Number Eleven: The Producer.

Art Work: Siddha Kannur.
Art Work: Siddha Kannur.

I grate my fingers on the underside of the sunmica table, as Eleven guffaws at his joke. It’s unfunny, in a I-would-laugh-if-I-could-but-I-really-don’t-want-to kind of way, especially when he’s fifteen minutes late and the joke is at my expense. I look at him closely. Why am I doing this again?

He looks like a bloated version of a Bollywood heartthrob, which is his only redeeming quality. He looks thinner in his pictures. It’s early 2011; everybody looks thinner in their pictures in 2011. He’s short, but not too short. He’s fat, but not too fat. I am here, but I am not too here. He’s fun, but not too-

No, wait. He’s not fun at all. Do you know what I mean?

I yawn through a particularly “gripping” tale of working as an executive producer on one of India’s many reality shows, but he doesn’t seem to notice. He coughs instead. He’s telling me about how TRPs work. Halfway through his monologue, I realize I never asked him. What are we doing again?

We are meeting for a post-work pick-me-up at a coffee shop in the richer side of Andheri, trying to see whether the spark we shared online is real. Why coffee?

He has an important meeting tomorrow that he simply can’t afford to look puffy-eyed for. His eyes dart to the wall clock. I lie saying that he can never look puffy-eyed, out of sheer force of habit. He coughs again. Did he notice? Do I see the spark? Why am I asking myself so many questions?

Because I am that bored. (As for that spark? It’s as staged as the show that he works on.)

Also, most dates are a template conversation of questions. Isn’t the weather horrid today? Did you get any traffic? Is that shirt from Zara? What do you do in life? Is writing a real job? Does it keep you busy? Where do you stay? What are you looking for? Do you stay alone? Do you like me? Do I like you? Do I think I like you? Do I like the idea of liking you? and so on. They should have a questionnaire for such things, thank you very much.

How did he decide to work for TV? I ask. I decide to make the most of my turn. Gay men take to the world of television production like they take to Adele’s soundtracks (it is 2011, after all.) One out of every five gay men works for TV, or at least knows someone that does. The statistics can never be wrong. Is it the money? Is it the glamour? Is it the fame? Is it the-

‘ Do you know how many television shows I get to watch before the rest of the world?’ he leers. Cocky is only sexy when the boy is cute. Otherwise it is just unnecessary. I still laugh my fake laugh. (Side note: one must always keep appearances, it’s the polite thing to do at a bad date.) He doesn’t seem to buy it this time. Our conversation goes downhill soon after, faster in fact than the sting operations his reality show covers.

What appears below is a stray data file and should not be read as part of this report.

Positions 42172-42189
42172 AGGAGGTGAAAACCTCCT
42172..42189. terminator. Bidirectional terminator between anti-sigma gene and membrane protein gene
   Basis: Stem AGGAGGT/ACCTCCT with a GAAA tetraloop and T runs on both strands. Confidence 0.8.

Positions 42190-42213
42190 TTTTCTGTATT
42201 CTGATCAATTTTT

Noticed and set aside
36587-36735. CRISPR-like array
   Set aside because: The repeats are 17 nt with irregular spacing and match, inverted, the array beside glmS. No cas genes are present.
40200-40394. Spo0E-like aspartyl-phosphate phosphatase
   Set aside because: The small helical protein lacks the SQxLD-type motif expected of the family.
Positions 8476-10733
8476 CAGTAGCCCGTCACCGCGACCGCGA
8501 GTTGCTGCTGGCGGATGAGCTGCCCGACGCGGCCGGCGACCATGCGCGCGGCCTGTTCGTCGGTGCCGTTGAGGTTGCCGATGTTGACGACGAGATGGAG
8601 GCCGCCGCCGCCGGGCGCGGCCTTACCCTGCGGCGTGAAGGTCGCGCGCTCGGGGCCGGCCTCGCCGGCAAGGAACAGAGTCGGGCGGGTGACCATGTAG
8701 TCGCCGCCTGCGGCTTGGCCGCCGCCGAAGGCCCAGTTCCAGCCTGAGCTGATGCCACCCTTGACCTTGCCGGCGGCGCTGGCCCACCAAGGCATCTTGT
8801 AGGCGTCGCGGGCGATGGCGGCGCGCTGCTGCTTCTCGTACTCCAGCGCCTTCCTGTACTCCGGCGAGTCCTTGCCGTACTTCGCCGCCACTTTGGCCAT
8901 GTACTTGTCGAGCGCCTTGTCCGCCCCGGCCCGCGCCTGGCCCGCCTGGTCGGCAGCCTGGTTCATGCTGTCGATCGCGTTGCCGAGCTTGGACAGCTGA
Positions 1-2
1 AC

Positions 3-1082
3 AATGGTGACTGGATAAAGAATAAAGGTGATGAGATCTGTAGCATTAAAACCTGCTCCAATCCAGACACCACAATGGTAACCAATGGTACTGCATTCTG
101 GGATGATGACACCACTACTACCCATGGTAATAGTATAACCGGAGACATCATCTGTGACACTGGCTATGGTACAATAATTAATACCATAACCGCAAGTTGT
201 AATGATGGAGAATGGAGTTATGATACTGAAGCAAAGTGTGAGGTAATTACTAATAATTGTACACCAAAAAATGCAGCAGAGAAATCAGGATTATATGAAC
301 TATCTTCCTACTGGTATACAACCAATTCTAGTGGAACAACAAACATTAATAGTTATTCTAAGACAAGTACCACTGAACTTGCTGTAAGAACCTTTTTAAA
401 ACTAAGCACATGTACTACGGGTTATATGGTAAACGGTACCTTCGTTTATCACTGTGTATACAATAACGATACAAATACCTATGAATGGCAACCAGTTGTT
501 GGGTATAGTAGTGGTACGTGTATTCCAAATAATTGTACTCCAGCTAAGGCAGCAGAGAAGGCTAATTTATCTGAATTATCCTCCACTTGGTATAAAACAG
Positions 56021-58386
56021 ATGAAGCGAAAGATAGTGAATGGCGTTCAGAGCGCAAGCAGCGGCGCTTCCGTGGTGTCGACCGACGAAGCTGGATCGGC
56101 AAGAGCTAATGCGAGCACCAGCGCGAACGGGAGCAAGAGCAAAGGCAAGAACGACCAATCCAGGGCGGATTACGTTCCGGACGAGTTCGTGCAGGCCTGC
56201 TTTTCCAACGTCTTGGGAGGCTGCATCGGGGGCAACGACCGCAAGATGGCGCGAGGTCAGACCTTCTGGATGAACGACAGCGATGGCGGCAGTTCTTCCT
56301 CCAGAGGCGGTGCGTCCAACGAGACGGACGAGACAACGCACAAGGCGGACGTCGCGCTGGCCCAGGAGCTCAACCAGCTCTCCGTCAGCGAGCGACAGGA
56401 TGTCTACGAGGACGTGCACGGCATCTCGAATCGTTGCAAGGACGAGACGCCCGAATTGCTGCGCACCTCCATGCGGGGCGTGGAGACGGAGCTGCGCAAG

‘What is that smell?’ he furrows his eyebrows. I secretly hope it’s the smell of my mediocrity. He coughs again. (Well, what do you know? Maybe it is.) His eyes seem red. This is becoming a pattern. Hoping that he’s not allergic to me, I ask him whether he’s okay?

He’s sniffling now. (side note: Sniffling isn’t sexy unless there’s an underwear model attached to that runny nose.) ‘I think I am catching something,’ he says. He should catch a cab instead, but I don’t say it out aloud. I usually stock the snarkiest of my zingers right where the belong – in the inner recesses of my dark mind. And then, right on cue-

He wheezes in a paper napkin and places it on the table. My hands slide away, and I make a mental note to chug half a bottle of cough syrup as soon as I get home. I hear the phlegm. Pretending like its normal to pass phlegm at the table, he beckons for the cheque.

CAUTION. System shut down. I repeat. System shut down.

‘What do you want to do now?’ I ask him half-heartedly, as the waiter gets the cheque and takes the dirty napkin away. I leave him a hefty tip, just in case.

The boy sniffles again, and looks at his watch. It’s only 8 pm. I swear it seems like it has been longer. I give him a feeble smile. He has plans for dinner and needs to leave early, he tells me – returning my smile with one of his own. Would I be okay if we cut this short? He asks. I cough, and tell him I would survive. I realize we both want the same thing, and it’s not a cough drop. That’s the last we both hear from each other.

I catch the flu the next day.

The Date-o-meter: 3/10

Does this have a sequel? : No.

If this date were a song, it would be: ‘Hit The Road Jack’ by Ray Charles.

One thought on “Number Eleven: The Producer.”

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